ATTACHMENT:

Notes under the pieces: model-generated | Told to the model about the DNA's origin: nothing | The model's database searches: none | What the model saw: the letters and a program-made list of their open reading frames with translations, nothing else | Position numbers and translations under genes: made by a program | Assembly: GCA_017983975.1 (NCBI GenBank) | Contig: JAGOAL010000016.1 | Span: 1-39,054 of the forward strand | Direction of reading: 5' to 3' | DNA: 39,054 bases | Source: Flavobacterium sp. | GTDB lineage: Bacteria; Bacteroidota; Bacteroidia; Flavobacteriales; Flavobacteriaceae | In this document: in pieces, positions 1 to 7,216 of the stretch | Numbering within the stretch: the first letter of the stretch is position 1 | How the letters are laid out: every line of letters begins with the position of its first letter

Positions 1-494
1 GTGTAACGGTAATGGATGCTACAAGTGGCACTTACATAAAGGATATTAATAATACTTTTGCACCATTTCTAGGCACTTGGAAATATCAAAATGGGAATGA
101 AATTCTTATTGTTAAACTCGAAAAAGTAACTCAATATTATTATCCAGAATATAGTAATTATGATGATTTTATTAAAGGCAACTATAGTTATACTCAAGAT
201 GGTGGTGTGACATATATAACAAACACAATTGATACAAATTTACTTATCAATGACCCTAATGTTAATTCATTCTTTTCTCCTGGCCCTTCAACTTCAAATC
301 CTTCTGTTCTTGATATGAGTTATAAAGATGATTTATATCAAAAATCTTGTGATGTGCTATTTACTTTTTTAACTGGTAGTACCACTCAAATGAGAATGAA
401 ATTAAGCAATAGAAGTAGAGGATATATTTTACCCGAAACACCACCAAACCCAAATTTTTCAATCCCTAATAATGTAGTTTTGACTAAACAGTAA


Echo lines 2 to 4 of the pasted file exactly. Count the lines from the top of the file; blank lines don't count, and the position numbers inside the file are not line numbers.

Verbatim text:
Positions 1-494
1 GTGTAACGGTAATGGATGCTACAAGTGGCACTTACATAAAGGATATTAATAATACTTTTGCACCATTTCTAGGCACTTGGAAATATCAAAATGGGAATGA
101 AATTCTTATTGTTAAACTCGAAAAAGTAACTCAATATTATTATCCAGAATATAGTAATTATGATGATTTTATTAAAGGCAACTATAGTTATACTCAAGAT